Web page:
The History of Rolltop Desks

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A rolltop desk is a desk with a sliding roll-top that can be closed upon the working area and locked when the desk is not in use. The roll-top hatch of the desk can be rolled up and down. The hatch is made of narrow slats of wood and glued to a flexible material such as strong cloth or leather, with the slates of wood running along slides or grooves fitted into the upper edges of the desk.

Rolltop desks were very popular in the 19th century, and were favored because they were highly functional desks. These desks were high in demand because they had a variety of customized cubbyholes, drawers, and shelves within easy reach -- and one could roll down the top and lock up important papers and documents when they were not using the desk. People found them to be a great use for working and secure, and the large amount of compartments was a good way to store things. Some roll top desks even came with hidden compartments were special items could be stored out of sight.

The rolltop desk design evolved from three different types of desks. The Carleton house desk, the cylinder desk, and the tambour desk designs were all combined to make the roll top desk.

Rolltop desks were highly popular in the nineteenth century. They were first introduced to England from France in the late eighteenth century, and by the nineteenth century, the roll top desk was produced in mass quantities, and had become a common place item in many work offices, and in homes all the way into the twentieth century. The rolltop desk could easily be mass produced because the wooden slats on the roll-top could be made quickly and easily.

As the twentieth century wore on, the use of rolltop desks decreased because more offices had increased amounts of paperwork and documents, and the storage in the small compartments and drawers of the roll top desk were limited. People began to purchase larger steel desks to meet their workspace needs. In addition, when computers became more popular and commonly used in offices and homes, the demand for rolltop desks drastically declined because of the lack of space. (There is little space to cram a computer tower underneath the desk, and monitor and keyboard on top of a roll top desk with all the nooks and crannies on it).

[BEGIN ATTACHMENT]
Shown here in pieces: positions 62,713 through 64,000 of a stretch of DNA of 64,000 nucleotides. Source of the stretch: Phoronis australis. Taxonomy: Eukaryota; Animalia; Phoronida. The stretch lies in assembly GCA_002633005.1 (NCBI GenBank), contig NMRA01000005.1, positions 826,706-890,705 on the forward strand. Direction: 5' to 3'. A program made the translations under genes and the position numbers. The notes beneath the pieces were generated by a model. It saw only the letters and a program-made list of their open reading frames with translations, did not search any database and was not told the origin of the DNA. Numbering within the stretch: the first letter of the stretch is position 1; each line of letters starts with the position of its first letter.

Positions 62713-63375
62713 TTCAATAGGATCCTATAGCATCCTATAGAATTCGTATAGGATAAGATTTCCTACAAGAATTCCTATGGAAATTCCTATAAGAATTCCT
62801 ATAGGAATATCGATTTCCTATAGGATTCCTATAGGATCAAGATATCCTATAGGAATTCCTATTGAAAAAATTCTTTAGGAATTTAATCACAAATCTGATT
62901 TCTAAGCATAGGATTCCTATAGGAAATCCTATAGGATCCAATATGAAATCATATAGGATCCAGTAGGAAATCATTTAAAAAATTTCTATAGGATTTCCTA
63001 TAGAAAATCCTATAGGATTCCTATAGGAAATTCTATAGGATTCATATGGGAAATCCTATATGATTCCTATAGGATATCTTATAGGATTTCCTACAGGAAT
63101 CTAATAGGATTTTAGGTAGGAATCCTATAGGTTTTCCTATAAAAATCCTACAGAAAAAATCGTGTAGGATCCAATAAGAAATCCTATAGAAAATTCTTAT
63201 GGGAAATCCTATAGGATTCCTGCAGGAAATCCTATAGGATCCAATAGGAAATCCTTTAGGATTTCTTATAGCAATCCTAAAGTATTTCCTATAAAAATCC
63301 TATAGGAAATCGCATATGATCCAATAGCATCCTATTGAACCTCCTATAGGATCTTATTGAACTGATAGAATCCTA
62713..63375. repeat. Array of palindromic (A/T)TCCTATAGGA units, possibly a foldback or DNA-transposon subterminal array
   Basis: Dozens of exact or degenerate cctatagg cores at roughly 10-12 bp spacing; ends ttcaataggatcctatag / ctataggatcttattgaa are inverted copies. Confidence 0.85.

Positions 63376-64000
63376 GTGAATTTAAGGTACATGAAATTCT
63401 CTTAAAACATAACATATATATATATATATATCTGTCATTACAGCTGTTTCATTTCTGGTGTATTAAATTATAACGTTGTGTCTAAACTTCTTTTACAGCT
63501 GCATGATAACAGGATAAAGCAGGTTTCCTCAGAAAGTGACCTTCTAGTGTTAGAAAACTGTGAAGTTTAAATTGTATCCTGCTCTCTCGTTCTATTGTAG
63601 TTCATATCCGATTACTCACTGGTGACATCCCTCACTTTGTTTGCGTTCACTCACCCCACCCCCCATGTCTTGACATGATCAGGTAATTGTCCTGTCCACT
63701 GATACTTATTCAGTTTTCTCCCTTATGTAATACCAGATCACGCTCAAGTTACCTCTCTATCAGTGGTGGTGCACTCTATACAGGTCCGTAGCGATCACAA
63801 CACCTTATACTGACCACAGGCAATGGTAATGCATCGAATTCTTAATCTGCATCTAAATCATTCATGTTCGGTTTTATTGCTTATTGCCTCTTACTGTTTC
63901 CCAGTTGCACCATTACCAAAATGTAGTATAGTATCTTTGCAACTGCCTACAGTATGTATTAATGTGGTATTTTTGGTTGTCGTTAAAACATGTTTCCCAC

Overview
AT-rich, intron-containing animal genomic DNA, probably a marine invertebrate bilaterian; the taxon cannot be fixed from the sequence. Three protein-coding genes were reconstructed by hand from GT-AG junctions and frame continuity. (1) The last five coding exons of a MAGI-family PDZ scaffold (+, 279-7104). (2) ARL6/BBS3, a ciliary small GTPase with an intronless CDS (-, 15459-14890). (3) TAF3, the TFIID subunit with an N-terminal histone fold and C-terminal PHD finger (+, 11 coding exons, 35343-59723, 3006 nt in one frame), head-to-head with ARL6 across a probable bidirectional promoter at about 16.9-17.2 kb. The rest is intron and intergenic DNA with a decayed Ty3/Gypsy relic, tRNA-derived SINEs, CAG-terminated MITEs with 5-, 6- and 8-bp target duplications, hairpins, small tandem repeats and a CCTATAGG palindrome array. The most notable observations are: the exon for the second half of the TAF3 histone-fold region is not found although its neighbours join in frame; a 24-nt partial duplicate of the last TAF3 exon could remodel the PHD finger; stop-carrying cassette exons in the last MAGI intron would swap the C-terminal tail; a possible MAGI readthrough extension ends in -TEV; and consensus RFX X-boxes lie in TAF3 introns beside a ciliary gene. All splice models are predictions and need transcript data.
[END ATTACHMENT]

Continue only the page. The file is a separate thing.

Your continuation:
There are some roll top desks that have been cleverly converted to accommodate computers, however this conversion still makes for a very cramped workspace, and people greatly prefer a much larger work area because of more room and convenience for storage, making roll top desks more of an item antique collectors seek today. Well-made antique roll top desks, are very valuable, and can go for several thousands of dollars.

Nowadays, rolltop desks make a great antique for collectors. People who just want to strictly do paperwork as well can still utilize them. With computers taking up much space on desks, people are opting for a more practical and roomier workspace, choosing bigger desks with more space to place their documents, and computers. The rolltop desk serves as a nostalgic, popular, and classic piece of our history that was once highly favored, and much desired.

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Erik Schimek has 1 articles online

Erik Schimek manages an Organic Furniture website featuring Custom Rolltop Desks and Dining Room Tables.

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The History of Rolltop Desks

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This article was published on 2010/04/01